Although it’s possible to enjoy a “South Beach” club experience anywhere from Scranton to Spokane, the only place where those high-priced drinks, billowing linens, rooftop bars, and plush surroundings truly make sense is in the ultralounges in and around the Collins Avenue and Ocean Drive area.
It’s here that the global elite—and those aspiring to emulate the global elite—come to party in clubs that are as swank and sumptuous as they are tropical and decadent. Of course, the roster of “it” places in Miami Beach is reshuffled on a regular basis, and the club that had three-block-long lines a few months ago may well be straining for attention today.
But if you want to get a taste of what partying and dancing in South Beach is like, you’ll have no shortage of opportunities.
Despite popular perceptions (and the insulated insistence of SoBe regulars), there’s more to nightlife in Miami than clubbing along Collins—a whole lot more. In fact, central Miami has several fantastic nightspots, most of which are decidedly more low-key and welcoming than the velvet ropes and shiny shirts of South Beach.
The rooftop lounge at the Hotel Gansevoort, Plunge (2377 Collins Ave., 305/604-1000), is appropriately pricey and stylish, with an emphasis on budget-busting bottle service and poolside canoodling.
Celebrity DJs can be found spinning in lavishly decorated clubs like Louis (2325 Collins Ave., 305/531-4600) and the Heathrow Lounge (681 Washington Ave., 305/534-7614), while the vibe at South Beach legends like Nikki Beach (1 Ocean Dr., 305/538-1231) and B.E.D. (929 Washington Ave., 305/532-9070) is all indulgent luxury, complete with beds to lounge on while indulging in high-priced drinks and surprisingly decent food.
For something a little more down-to-earth, the Love Hate Lounge (421 Washington Ave., 305/695-8616) is run by two of the stars of TV’s Miami Ink, and the tattooed vibe of the owners is reflected in the atmosphere and decor; there are usually DJs spinning, but there’s a large bar and comfortable seating.
Of course, not everyone wants to spend the night (and early morning) dancing, and although it doesn’t have a reputation as a live music haven, Miami Beach does have a few decent venues to see bands perform. Although the Florida Room (1685 Collins Ave., 305/674-6152) at the Delano Hotel primarily serves as an upscale piano lounge with a regular roster of DJs coming through, a recently launched live music series has brought artists like the Roots, Matisyahu, and others in for exclusive and intimate live sets.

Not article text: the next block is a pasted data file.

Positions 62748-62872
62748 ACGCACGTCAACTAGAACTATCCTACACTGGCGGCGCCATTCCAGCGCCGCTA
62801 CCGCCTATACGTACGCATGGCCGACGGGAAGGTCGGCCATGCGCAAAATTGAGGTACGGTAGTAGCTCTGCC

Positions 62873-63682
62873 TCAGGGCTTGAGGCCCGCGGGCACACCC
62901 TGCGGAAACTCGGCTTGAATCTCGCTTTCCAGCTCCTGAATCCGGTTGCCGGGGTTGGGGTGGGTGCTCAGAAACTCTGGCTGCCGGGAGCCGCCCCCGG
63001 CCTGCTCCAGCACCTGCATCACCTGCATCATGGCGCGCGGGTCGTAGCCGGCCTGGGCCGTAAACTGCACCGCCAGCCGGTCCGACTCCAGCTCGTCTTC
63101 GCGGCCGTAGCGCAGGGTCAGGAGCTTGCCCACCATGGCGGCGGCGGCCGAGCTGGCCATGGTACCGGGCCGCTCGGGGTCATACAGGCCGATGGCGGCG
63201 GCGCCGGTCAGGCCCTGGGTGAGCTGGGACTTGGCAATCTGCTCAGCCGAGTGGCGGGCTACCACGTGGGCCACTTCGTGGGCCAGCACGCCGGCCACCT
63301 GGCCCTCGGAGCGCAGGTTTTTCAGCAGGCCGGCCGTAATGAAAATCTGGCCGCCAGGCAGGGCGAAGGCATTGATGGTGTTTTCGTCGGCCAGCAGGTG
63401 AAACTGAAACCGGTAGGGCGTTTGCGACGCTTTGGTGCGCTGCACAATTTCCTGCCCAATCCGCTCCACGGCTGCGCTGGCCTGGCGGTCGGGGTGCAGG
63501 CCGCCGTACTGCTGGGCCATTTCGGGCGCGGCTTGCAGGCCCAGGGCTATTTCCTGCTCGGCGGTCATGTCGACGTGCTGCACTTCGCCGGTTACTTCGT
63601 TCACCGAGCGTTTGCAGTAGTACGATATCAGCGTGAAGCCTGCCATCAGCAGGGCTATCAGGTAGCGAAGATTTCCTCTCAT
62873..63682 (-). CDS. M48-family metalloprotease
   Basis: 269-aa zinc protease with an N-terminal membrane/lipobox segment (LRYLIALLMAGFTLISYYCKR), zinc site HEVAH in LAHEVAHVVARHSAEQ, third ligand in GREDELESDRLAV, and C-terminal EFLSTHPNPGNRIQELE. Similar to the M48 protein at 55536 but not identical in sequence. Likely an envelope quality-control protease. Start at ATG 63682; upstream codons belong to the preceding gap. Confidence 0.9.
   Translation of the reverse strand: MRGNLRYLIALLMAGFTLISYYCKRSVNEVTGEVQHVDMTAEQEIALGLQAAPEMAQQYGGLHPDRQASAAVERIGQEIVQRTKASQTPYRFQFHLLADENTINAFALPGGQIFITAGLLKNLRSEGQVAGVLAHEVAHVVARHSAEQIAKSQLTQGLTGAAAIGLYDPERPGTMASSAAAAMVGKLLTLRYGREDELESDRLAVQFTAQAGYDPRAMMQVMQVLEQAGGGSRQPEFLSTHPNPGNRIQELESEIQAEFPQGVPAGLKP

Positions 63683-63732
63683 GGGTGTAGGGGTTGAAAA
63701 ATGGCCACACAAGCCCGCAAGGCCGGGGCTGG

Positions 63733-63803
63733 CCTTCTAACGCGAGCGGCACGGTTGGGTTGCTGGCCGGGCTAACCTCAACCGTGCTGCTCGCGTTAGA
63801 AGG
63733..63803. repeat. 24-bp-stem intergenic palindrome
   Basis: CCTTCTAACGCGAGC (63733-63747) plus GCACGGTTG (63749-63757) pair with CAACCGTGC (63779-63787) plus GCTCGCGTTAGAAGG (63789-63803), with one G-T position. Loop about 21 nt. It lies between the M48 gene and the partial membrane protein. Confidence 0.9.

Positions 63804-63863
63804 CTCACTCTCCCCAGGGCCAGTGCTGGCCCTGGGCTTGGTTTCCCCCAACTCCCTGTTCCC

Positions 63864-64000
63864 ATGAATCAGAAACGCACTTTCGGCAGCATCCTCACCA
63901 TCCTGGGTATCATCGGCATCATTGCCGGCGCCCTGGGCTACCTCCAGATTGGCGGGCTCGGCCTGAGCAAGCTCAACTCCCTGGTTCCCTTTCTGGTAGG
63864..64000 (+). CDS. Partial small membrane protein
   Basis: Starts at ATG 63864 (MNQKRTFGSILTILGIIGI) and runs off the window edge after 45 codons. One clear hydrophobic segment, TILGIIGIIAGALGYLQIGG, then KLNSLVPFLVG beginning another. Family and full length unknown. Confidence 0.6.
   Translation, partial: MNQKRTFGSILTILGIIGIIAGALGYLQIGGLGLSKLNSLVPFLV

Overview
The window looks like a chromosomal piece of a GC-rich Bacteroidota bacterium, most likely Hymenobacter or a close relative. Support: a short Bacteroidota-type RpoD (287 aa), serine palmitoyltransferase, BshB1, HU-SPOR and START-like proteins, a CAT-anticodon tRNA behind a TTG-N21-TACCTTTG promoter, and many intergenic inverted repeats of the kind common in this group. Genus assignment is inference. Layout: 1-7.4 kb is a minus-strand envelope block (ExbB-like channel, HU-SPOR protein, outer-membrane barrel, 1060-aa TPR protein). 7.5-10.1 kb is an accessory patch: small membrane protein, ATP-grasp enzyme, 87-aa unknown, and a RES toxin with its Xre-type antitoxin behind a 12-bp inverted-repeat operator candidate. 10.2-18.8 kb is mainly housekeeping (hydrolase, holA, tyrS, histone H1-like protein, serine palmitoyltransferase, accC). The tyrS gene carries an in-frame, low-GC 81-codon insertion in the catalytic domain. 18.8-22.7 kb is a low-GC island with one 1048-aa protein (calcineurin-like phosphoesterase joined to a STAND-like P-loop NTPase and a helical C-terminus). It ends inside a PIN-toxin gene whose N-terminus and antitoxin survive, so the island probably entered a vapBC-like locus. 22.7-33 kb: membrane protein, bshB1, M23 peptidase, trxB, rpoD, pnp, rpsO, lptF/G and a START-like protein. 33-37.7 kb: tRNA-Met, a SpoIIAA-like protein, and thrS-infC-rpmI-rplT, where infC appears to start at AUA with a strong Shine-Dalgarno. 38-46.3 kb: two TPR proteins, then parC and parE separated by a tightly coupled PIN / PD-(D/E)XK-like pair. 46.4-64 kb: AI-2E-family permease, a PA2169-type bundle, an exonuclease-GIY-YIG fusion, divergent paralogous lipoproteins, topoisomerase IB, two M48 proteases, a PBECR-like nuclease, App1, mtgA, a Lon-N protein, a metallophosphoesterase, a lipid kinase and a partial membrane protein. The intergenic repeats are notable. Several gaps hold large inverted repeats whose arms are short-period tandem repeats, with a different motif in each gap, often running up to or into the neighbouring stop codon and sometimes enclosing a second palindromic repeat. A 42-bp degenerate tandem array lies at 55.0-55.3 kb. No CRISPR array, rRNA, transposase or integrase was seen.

The Cozy Bar (518 South Pointe Dr., 305/532-2699) is another piano bar that occasionally hosts full bands. Jazz fans will want to head for the upstairs bar at the Van Dyke Cafe (846 Lincoln Rd., 305/534-3600), which hosts nightly performances by musicians playing everything from Latin jazz and bebop to blues and smooth jazz.
There are also quite a few bars in Miami Beach where the main attraction is, well, the bar. Neighborhood bars like Purdy Lounge (1811 Sunset Harbor Dr., 305/531-4622) and Club Deuce (222 14th St., 305/531-6200) eschew glamour and rope lines for inexpensive drinks and a no-bull atmosphere, and the cozy hotel basement that houses Beaches Bar & Grill (4299 Collins Ave., 305/672-1910) may be the only place on Miami Beach where you can queue up Merle Haggard on the jukebox.
Pub lovers should check out the expansive Irish-themed Playwright Pub (1265 Washington Ave., 305/534-0667), which has plenty of room to spread out and multiple TVs on which to watch the big game—especially if that big game involves an Irish soccer team.
The best bar in South Beach, though, is probably Abbey Brewing Co. (1115 16th St., 305/538-8110), a tiny hallway of pure beer heaven; in addition to a wide range of European craft beers and American microbrews, the Abbey also serves up its own selection of award-winning beers. The staff know their beer, and although the space can turn from cozy to cramped pretty quickly, there’s a feeling of knowing camaraderie among the hopheads gathered here.
One of the best dingy punk-rock bars in the entire southeastern United States is Churchill’s Pub (5501 NE 2nd Ave., 305/757-1807). Despite its location on one of the rougher edges of the Little Haiti neighborhood, Churchill’s is routinely packed with regulars and music fans who flock to hear punk, garage rock, metal, and even jazz artists in a super-friendly dive-bar atmosphere.
Hipsters who enjoy progressive electronica and dancing but wouldn’t be caught dead in South Beach (or couldn’t get past the bouncers) head for the raucous and friendly PS14 (28 NE 14th St., 305/358-3600), while the blues and barbecue at Tobacco Road (626 S. Miami Ave., 305/374-1198) is another big draw for Miami music lovers.
There are a number of friendly neighborhood bars in the area as well, like the comfortable vibe at Transit Lounge (729 SW 1st Ave., 305/377-4628), where you can either play board games or watch local bands on stage, or the Design District’s W Wine Bistro (3622 NE 2nd Ave., 305/576-7775), which doubles as an intimate wine bar and a cozy French bistro.
Believe it or not, it is possible to find a place to dance in Miami that isn’t on South Beach. Downtown, the Vagabond (30 NE 14th St., 305/379-0509) sometimes sports some serious lines out front, but once inside, the mixture of funk, hip-hop, and rock booming out of the PA makes for a good time; Little Havana’s Hoy Como Ayer (2212 SW 8th St., 305/541-2631) unsurprisingly dishes up hot Latin pop and salsa to a packed dance floor.
© Jason Ferguson from Moon Florida, 1st Edition